These two towering eucalyptus trees are those that I spoke of in my post about the monumental dust storm that passed through the Phoenix valley a couple weeks ago. Every year during the summer, at least once, I sit awake at night and listen to the wind lashing them and wonder if they will give up the ghost and end up on the house.
But they are beautiful. And exotic. They call to mind visions of Australia, and that land, I think, is not so unlike this area in terms of scorching heat and desert vistas. Oh, some people say no; eucalyptus trees are a pain, not beautiful at all, because they make a great mess out of one's yard; the bark and twigs shred so easily in the wind.
"So, are you going to cut down those trees?" our next door neighbor asked the first time we met her. The demand came after several minutes friendly conversation when I suppose she felt she'd buttered us up.
Never mind that it would cost us hundreds of dollars to do so, or that our air conditioning bills would soar without the massive shade of those giant eucalyptus; they made a mess of her carefully manicured lawn, and she wanted them gone. So I've spent plenty of time in our years at this house walking about the front of our home collecting strips of red-brown bark from the gravel in the morning or evening after any good wind. Heck, I've often collected the trees' debris from my neighbor's yard, but I don't hold the exercise against the towering beauties. I even feel a certain pride that we have the tallest trees on our street.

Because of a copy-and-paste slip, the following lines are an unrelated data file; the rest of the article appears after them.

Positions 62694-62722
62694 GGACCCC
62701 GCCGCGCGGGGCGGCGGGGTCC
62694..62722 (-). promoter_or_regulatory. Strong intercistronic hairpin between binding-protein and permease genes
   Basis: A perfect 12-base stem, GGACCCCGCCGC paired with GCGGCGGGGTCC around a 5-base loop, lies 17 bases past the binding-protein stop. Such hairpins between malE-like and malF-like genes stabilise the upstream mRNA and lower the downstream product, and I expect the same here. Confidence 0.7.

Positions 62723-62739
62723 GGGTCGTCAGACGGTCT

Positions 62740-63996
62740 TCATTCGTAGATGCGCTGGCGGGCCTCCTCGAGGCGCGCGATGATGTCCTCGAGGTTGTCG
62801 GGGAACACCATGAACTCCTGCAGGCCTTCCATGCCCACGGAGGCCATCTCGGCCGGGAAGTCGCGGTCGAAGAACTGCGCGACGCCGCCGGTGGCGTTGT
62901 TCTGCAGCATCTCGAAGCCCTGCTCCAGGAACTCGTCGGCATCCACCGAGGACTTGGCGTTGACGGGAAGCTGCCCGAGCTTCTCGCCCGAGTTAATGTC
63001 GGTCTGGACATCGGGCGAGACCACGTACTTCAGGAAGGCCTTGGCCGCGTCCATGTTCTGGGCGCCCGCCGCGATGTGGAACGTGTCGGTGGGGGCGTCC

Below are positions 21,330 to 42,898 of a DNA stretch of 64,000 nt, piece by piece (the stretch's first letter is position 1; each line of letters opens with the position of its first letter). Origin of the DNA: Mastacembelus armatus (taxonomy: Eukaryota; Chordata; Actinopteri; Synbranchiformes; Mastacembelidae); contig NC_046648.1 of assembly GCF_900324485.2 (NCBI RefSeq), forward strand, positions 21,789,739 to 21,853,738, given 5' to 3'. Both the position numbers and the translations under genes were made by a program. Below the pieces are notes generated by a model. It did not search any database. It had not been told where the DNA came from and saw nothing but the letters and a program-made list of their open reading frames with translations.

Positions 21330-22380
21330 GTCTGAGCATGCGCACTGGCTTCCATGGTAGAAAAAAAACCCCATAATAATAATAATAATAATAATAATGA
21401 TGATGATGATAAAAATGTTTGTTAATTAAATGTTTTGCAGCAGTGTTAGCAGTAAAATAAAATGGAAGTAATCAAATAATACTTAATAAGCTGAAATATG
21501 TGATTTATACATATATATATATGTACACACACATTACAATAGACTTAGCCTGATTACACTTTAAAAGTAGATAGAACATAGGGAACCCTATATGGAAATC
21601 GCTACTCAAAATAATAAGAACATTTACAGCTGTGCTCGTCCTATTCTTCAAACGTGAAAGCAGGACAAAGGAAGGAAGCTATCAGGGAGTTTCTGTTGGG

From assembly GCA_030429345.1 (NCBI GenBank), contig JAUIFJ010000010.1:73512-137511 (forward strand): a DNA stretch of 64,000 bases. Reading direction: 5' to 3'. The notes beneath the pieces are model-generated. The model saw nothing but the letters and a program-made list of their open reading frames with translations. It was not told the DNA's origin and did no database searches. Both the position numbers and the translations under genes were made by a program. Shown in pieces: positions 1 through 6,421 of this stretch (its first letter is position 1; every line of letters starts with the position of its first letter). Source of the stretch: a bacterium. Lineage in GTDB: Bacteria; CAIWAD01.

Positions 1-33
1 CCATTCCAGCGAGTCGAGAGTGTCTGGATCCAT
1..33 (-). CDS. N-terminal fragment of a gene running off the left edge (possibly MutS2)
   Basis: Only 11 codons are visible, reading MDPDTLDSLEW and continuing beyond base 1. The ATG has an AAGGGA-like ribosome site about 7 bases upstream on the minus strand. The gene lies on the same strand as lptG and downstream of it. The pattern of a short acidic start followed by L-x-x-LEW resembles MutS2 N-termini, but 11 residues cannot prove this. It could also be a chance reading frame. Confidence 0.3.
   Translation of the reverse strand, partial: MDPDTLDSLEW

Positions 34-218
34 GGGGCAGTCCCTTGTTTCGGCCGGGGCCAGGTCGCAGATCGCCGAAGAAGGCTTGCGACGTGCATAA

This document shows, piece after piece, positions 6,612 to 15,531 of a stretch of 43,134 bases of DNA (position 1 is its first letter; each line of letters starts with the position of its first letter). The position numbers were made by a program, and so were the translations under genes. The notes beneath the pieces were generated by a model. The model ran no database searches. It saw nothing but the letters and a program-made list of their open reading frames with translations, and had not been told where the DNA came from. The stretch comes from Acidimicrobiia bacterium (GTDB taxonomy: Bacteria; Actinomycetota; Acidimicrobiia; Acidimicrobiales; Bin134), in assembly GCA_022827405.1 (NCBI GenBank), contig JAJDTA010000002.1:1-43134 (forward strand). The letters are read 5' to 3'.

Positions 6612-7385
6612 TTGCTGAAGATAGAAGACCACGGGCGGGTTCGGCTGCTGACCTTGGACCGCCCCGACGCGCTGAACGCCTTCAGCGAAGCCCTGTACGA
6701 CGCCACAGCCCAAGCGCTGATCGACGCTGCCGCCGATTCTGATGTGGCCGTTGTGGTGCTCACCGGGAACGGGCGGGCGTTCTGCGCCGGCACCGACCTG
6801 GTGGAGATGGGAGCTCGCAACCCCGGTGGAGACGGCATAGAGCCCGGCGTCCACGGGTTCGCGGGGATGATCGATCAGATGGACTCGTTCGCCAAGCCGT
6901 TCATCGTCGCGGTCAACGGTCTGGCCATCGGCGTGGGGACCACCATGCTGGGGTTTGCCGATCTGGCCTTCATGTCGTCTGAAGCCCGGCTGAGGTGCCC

Lately, I've killed two birds with one stone - taking my kids out before 7am many mornings to ride their bikes, pulling my toddler in the Radio Flyer wagon, so he can have some wheels, too. He clutches his Elmo doll and smiles as I off-road the wagon across the gravel of our semi-xeriscaped yard, scooping up nature's castoffs as we go.
Come December I'll be stepping out with a pair of pliers, picking out supple new branches to clip off in order to roll up a Christmas wreath or two. I like the feel of the satiny leaves between my fingers, the gorgeous rosy tinge at the tips of the new growth like an exotic flower. As I roll the branches in my hands, mourning every splinter when I must begin anew, I enjoy remembering those days in Tennessee when my parents rolled grapevine wreaths for a living. Matthew won't let me bring the wreaths inside, though - won't let me fill vases with freshly hewn eucalyptus branches, because the smell, to him, is overpowering. I think it's lovely, but no matter, I can at least hang my creation outside on the front door, a small tribute to the unique qualities of the eucalyptus.